Q. I’m wondering about a twist on the Couch Potato philosophy. I'm 60 and have been retired for ten years. My wife is 64 and we retired together. I have followed your Couch Potato investing strategy for most of my investing life, but I did go over to the Dark Side for several years, letting a manager handle our funds. I took back management of our retirement funds about a year ago and put us in various Couch Potato portfolios.
Here is my question: Is it OK to do variations on the portfolios? To be specific, we were in a Margarita portfolio, splitting our assets three ways. I have so little faith in foreign markets, however, that I prefer to invest principally in the US.
As a consequence, we are now in the classic two-part Couch Potato portfolio, having recently sold off our international stock investment. I would like to be more diversified, but in your Couch Potato strategies, foreign stocks are always the third asset class added.
Could I, for example, add in the energy index fund instead of the international stock asset? I believe the energy sector will take off over the next few years.
It would still be diversifying, using low-cost index funds, but would not be your recommended asset mix. I realize that the energy index fund would involve companies that hold international assets. —L.M., Dallas, TX
A. Interesting question. My favorite of the Couch Potato Building Block portfolios is Six Ways from Sunday. I like it because it has all the most basic asset classes— domestic and international equities, domestic and international bonds, real estate (REITs) and commodities as represented by energy companies. (A link to a webpage with “recipes” for all of the Couch Potato portfolios can be found here.) Like everything else in life, definitive answers are rare and we can have long discussions about each asset class.
But to answer your question directly, yes, I think you can bypass the international equity piece. One reason is that all the largest companies, whether domestic or international, are essentially global companies. As I have pointed out many times, Coca Cola is a quintessential domestic company that happens to earn the bulk of its profits overseas. Honda is a quintessential Japanese company that happens to earn the bulk of its profits in the United States. Since the domestic stock market now accounts for only about 40 percent of the global stock market, you will certainly be losing some amount of diversification by sticking with domestic equities— but it would be difficult to measure exactly what you are losing.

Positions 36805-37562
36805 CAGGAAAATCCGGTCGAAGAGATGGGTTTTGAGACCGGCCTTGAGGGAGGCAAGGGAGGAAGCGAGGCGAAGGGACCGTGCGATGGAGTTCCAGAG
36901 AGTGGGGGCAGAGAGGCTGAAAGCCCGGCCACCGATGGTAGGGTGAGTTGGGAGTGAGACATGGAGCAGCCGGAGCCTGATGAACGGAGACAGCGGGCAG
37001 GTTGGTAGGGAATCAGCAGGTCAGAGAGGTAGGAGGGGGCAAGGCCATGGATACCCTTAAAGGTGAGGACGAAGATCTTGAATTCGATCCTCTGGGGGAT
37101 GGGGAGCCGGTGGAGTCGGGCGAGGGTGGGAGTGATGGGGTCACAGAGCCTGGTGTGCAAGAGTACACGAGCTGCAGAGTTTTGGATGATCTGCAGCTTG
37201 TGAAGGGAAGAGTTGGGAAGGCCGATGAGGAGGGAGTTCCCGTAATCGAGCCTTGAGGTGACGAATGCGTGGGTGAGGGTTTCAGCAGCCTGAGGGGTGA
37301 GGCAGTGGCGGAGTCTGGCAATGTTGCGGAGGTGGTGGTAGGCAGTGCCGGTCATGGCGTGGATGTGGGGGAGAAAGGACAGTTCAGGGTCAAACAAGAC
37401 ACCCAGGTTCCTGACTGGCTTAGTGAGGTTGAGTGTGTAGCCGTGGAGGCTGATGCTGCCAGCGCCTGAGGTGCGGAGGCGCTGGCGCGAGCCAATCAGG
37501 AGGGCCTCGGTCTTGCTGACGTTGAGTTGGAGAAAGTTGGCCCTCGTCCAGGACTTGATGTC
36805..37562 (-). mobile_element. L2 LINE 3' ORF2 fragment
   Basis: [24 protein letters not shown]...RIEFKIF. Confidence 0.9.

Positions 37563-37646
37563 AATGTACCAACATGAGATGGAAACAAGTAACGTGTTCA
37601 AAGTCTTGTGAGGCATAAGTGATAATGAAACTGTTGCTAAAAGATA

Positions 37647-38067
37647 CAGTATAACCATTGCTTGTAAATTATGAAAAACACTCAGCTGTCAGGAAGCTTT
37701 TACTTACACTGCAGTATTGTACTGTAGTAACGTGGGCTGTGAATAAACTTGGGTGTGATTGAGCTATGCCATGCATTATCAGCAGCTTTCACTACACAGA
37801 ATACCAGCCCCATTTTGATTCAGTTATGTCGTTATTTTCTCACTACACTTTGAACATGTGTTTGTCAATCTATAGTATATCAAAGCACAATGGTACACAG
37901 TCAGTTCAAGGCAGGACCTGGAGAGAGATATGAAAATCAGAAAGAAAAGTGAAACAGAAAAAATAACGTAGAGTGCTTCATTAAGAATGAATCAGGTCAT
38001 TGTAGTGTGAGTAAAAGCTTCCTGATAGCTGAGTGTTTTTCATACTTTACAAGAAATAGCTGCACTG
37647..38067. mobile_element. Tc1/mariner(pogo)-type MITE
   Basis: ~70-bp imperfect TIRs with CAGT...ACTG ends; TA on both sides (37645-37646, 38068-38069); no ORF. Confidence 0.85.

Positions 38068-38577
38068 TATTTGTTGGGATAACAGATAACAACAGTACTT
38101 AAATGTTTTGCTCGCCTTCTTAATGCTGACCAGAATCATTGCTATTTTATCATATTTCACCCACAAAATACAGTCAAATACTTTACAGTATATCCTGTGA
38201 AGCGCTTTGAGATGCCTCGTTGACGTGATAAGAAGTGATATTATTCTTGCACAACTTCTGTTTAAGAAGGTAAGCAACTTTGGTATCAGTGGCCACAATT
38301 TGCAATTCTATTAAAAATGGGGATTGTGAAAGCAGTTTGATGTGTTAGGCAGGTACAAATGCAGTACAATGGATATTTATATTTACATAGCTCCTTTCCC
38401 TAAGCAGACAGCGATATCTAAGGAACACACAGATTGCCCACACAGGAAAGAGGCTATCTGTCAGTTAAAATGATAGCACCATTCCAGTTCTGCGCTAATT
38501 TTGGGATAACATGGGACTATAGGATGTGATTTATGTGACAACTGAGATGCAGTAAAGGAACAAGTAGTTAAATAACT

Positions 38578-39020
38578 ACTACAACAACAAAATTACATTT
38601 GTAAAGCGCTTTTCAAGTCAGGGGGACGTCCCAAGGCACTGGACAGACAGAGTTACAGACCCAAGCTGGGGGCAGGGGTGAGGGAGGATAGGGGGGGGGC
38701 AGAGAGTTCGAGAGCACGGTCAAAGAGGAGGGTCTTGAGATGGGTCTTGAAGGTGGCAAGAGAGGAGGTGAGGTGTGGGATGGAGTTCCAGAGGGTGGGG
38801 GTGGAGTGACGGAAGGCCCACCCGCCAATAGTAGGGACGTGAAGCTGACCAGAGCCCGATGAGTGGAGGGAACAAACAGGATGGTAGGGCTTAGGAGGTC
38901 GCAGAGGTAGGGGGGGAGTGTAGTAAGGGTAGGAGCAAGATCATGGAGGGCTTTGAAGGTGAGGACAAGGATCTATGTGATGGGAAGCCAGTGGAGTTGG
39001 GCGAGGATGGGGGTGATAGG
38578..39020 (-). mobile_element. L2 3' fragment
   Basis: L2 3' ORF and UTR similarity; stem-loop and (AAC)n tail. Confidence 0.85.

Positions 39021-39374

Similarly, I was reluctant to add REITs to the Couch Potato portfolios since most people are already very exposed to real estate because they own one or more personal homes. You have to be well up on the net worth scale before home equity isn't a major part of your net worth.
And some would argue that energy stocks are a poor proxy for commodities. Many learned researchers could make astute and interesting observations on the shortcomings of the Couch Potato portfolios. This is, however, an imperfect world. I believe that "Perfect is the enemy of good." The object of Couch Potato investing has always been to find the easiest way for anyone— absolutely anyone— to create a low-cost, tax-efficient and diversified portfolio "in his or her spare time, at home!"
We can all be very thankful that achieving this has gotten easier and cheaper, year after year. Today, we can create a very diversified portfolio at an average annual cost of no more than 0.20 percent. Our time commitment can be equally lean: no more than a few Internet minutes a year. This simplicity will provide better than average performance and it may do this because of lack of knowledge, not in spite of lack of knowledge.
At the same time, the financial services industry has yet to demonstrate that it can add any value at all, let alone the 1.0 percent to 3.0 percent in costs and fees that they routinely extract from our money.
The largest problem I see with your choice is that excluding an asset class is a form of future predicting. One of the basic principles of Couch Potato investing is that we don't know the future.